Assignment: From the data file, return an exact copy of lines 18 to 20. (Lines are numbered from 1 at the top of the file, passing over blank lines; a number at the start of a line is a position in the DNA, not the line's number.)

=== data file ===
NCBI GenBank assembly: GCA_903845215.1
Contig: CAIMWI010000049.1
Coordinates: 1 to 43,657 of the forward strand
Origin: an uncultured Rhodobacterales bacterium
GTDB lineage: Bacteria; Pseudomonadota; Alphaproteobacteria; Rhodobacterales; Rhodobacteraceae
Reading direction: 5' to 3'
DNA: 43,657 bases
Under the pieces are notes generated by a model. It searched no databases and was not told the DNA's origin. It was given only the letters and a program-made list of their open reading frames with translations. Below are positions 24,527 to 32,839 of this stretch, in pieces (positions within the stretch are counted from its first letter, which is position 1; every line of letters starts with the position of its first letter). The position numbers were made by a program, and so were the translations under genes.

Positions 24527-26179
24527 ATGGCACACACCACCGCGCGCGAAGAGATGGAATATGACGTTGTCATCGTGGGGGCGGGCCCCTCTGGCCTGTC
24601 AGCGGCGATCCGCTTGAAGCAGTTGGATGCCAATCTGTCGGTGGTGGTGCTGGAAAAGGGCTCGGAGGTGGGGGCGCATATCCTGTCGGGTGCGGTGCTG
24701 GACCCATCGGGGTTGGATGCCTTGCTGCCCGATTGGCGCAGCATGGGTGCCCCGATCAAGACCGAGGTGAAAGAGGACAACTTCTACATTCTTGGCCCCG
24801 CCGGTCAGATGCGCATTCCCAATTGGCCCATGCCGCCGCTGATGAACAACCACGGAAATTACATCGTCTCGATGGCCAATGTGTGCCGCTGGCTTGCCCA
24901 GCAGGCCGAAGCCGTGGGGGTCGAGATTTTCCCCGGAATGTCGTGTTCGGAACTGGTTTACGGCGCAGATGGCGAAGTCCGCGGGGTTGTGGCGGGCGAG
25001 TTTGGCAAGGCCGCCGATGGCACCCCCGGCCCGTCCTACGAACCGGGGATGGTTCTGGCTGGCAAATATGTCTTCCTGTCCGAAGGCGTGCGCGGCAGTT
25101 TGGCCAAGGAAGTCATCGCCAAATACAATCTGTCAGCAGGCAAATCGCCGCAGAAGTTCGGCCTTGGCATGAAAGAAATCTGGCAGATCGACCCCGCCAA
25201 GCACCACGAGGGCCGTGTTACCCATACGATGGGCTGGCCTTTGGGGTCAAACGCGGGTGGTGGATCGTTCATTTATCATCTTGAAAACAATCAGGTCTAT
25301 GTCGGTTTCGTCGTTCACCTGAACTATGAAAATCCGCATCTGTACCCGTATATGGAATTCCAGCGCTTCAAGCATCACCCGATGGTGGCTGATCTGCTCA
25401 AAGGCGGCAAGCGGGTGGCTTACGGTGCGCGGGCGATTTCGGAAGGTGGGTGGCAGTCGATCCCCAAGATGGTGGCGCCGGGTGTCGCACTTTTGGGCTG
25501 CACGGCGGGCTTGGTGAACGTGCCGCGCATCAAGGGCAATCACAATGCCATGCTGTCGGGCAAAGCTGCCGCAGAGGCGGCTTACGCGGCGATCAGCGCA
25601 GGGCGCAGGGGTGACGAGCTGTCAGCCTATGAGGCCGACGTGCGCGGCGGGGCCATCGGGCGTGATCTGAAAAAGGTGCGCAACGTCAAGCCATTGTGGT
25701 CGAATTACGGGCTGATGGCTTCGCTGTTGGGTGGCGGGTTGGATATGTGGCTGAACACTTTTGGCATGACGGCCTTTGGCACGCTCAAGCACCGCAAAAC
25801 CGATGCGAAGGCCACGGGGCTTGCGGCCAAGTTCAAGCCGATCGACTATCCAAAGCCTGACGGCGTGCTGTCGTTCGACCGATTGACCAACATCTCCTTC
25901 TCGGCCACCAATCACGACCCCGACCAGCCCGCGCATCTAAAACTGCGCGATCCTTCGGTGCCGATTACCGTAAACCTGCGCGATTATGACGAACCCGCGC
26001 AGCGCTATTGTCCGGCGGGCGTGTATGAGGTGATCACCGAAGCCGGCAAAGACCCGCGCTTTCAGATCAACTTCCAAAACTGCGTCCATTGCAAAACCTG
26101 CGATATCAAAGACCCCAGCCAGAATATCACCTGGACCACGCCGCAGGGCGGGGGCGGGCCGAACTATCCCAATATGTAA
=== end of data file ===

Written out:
25301 GTCGGTTTCGTCGTTCACCTGAACTATGAAAATCCGCATCTGTACCCGTATATGGAATTCCAGCGCTTCAAGCATCACCCGATGGTGGCTGATCTGCTCA
25401 AAGGCGGCAAGCGGGTGGCTTACGGTGCGCGGGCGATTTCGGAAGGTGGGTGGCAGTCGATCCCCAAGATGGTGGCGCCGGGTGTCGCACTTTTGGGCTG
25501 CACGGCGGGCTTGGTGAACGTGCCGCGCATCAAGGGCAATCACAATGCCATGCTGTCGGGCAAAGCTGCCGCAGAGGCGGCTTACGCGGCGATCAGCGCA